Rediscovering Bing Crosby

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Can this smiling lad really be Bing Crosby? This Bing is a far cry from the elderly gent who sang “The Little Drummer Boy” with David Bowie, not to mention “White Christmas.” The older Bing looked like a man who disapproved of parties, while the young Bing looked like a guy who loved parties. Bing Crosby (1903-1977) would emerge as an iconic figure in the entertainment world during the 1940s through the 1970s. He wore his icon status pretty well, but I think it also wore him out. That’s a whole different story. Instead, let’s travel back in time to the 1930s when Bing just wanted to be a popular singer, not an icon.

Devoted Crosby fans will let you in on a little secret: Bing sang his best during the 1930s and, not only that, but he sang in a higher key and took chances. His singing style became “branded” in the 1940s when he adopted a lower register. For example, if you’ve heard “White Christmas,” you can almost guess his approach to most other songs from the 40s on. The public of that day loved it and loved him too but remember, all those people became fans of Bing Crosby during the 1930s and never stopped. Picking up the Crosby story in his later years, which is how most folks know of him today, is like starting a novel in the middle of the book. So what was all the excitement about? Your blogmeister is happy to show you.

Let’s hear Bing’s very first radio broadcast from September 2, 1931. Bing sings but never speaks and the announcer (Harry von Zell) mentions that Bing’s radio debut had been postponed because of laryngitis. But the truth is that he was scared to death to go on the air. It was a monumental case of “mike fright” but he eventually conquered it – Bing would broadcast every week from 1931 to 1962!

Just click on the link below to hear a 28 year-old Bing Crosby sing three of his biggest hits of 1931. His first song nicely sums up the theme of this post: “Just One More Chance.”

Bing made his first recording in 1926 with a pal from his native Washington State, Al Rinker. The following year the great Paul Whiteman, the proverbial “King of Jazz,” hired Bing and Al for his big band and dubbed them “The Rhythm Boys.” Adding pianist-singer-songwriter Harry Barris to the group, the Rhythm Boys became popular recording artists with Bing clearly spotlighted as the star. When the Boys went their separate ways in 1931, Bing signed on with Gus Arnheim’s Coconut Grove Orchestra at the Ambassador Hotel in Los Angeles and became a west coast sensation. Here is one of the most popular sides that Bing made with Arnheim, with quick tempo changes that are still remarkable. Incidentally, future film star Fred MacMurray is playing the sax, and Bing’s ill-fated rival, Russ Columbo, is violinist.

“I Surrender Dear” Victor 22618, recorded January 19, 1931:

By 1932, Bing was being starred in feature-length films but with plenty of other talent onboard as box office insurance. In fact, Bing would thereafter add one, two or even three co-stars to his films. His first film also started a two-decades long relationship with Paramount Pictures: THE BIG BROADCAST highlighted Bing’s established hit recording of “Please.” Here is that record with Bing backed by Anson Weeks’ Orchestra, with future band leader Xavier Cugat on the violin.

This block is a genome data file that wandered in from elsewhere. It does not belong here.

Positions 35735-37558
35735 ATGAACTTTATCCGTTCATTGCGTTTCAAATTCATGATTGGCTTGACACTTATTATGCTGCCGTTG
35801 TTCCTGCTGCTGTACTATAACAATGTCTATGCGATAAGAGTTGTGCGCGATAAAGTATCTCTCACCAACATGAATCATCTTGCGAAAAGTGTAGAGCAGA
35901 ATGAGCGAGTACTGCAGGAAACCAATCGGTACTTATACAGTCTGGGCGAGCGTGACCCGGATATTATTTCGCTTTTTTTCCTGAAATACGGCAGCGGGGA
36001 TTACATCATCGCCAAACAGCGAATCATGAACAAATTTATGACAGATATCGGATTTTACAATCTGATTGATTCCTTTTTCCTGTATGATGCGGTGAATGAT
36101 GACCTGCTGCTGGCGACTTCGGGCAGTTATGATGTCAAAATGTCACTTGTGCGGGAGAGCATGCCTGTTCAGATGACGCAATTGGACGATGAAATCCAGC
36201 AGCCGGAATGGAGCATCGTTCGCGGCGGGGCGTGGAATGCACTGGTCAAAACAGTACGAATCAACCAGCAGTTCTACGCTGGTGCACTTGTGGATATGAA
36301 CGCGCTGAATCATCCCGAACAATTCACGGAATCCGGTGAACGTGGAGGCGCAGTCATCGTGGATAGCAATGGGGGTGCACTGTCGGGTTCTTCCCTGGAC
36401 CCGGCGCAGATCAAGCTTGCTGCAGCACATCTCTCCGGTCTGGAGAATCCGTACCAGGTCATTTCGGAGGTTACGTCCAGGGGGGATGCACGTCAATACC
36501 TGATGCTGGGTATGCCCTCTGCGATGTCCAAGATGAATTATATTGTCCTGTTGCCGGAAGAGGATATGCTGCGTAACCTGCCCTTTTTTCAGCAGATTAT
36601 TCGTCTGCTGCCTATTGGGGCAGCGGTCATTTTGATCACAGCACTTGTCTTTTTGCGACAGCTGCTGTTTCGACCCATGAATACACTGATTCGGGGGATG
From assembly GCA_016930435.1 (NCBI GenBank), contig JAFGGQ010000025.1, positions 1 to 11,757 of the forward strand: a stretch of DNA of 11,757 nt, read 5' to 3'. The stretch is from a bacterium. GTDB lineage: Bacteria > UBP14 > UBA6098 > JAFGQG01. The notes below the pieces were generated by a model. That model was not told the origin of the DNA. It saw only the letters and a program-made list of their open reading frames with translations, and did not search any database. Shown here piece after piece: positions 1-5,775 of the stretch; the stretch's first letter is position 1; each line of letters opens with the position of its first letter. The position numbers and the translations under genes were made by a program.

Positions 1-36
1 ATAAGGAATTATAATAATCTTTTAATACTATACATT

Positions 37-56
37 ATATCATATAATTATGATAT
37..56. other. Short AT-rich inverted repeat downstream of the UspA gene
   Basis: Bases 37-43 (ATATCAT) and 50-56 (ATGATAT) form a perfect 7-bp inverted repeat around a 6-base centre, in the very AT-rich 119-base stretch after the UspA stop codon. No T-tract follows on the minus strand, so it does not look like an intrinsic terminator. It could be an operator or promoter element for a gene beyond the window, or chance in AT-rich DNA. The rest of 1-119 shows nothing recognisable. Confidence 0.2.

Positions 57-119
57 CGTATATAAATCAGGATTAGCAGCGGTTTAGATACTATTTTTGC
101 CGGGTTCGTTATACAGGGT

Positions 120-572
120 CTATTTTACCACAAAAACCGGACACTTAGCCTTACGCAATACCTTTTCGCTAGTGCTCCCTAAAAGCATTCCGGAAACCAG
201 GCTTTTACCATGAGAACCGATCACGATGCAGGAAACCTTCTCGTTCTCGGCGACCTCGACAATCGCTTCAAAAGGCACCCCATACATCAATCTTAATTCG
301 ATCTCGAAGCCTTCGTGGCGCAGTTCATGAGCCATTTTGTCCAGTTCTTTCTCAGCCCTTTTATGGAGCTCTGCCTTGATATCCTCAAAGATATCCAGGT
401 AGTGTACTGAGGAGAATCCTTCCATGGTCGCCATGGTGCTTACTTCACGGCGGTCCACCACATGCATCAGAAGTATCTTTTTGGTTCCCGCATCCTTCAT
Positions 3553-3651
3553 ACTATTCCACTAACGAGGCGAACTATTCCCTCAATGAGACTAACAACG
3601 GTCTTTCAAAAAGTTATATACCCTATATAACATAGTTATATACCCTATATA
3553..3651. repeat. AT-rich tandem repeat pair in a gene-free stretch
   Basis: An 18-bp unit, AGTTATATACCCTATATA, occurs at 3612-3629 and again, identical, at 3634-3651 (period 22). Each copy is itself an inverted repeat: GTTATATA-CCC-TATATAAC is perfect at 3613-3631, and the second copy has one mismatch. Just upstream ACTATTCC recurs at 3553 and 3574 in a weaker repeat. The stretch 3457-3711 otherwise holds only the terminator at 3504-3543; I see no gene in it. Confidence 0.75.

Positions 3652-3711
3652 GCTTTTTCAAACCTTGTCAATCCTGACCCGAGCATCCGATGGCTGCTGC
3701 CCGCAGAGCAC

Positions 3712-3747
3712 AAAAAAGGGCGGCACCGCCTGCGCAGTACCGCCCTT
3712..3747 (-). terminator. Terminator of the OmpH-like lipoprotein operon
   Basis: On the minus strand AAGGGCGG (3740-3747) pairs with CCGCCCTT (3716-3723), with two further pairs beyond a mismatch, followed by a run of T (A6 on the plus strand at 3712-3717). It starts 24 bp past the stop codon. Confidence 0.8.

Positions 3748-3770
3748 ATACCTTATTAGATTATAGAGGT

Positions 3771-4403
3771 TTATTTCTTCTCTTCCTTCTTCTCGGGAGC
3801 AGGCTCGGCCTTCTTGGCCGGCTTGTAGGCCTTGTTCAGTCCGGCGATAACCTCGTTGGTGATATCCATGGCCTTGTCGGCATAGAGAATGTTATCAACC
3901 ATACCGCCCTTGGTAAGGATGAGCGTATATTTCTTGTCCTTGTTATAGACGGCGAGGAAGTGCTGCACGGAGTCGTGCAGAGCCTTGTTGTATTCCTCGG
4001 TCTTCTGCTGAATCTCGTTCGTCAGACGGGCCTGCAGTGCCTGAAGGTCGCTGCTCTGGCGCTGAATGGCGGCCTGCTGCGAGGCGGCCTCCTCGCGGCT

“Please” Brunswick 6226, recorded September 16, 1932:

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The Great Depression had a devastating effect on record sales. Many big name recording artists could no longer command the big salaries they had earned just a couple of years earlier. Bing was one of a handful of reliably profitable recording stars in the early 1930s but just as he enhanced his films with popular co-stars, he did the same thing with records by cutting sides with Duke Ellington, the Boswell Sisters, Guy Lombardo, the Mills Brothers, and others who were best-selling recording artists in their own right. Perhaps as a sign of his status, sheet music offered Bing in expensive color covers:

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Bing’s weekly radio program was heard by as many as 50 million people and helped promote his new records and his new movies. He became a much more confident broadcaster especially when it is remembered that everything he did on the air went out live. This photo circa 1937 shows Bing when he was hosting the Kraft Music Hall:
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Finally, let’s listen to a full-length 30-minute show that kicked off Bing’s 1934-35 season on the air. Although he played a romantic eligible bachelor in his movies, Bing is very proud to discuss his twins that were born over that summer:
Woodbury Broadcast September 18, 1934

For more info on Bing, your blogmeister has three recommendations. First, you should visit Bing’s official website that is authorized by the Crosby family. Bing also has a Facebook page with over 94,000 members.

Second, I can highly recommend Gary Giddins’ thoroughly researched and beautifully written biography, BING CROSBY, A POCKETFUL OF DREAMS: THE EARLY YEARS 1903-1940, published by Little, Brown.

Third, and this just in, a few days ago the Warners Archive released Bing’s 1933 hit film, GOING HOLLYWOOD (1933), co-starring Marion Davies. This MGM musical shows the Crosby persona long before he played Father O’Malley in GOING MY WAY!
Going Hollywood

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Bing and Mary Boland in 1935’s TWO FOR TONIGHT

Published in: on August 1, 2013 at 7:15 PM  Comments (2)  
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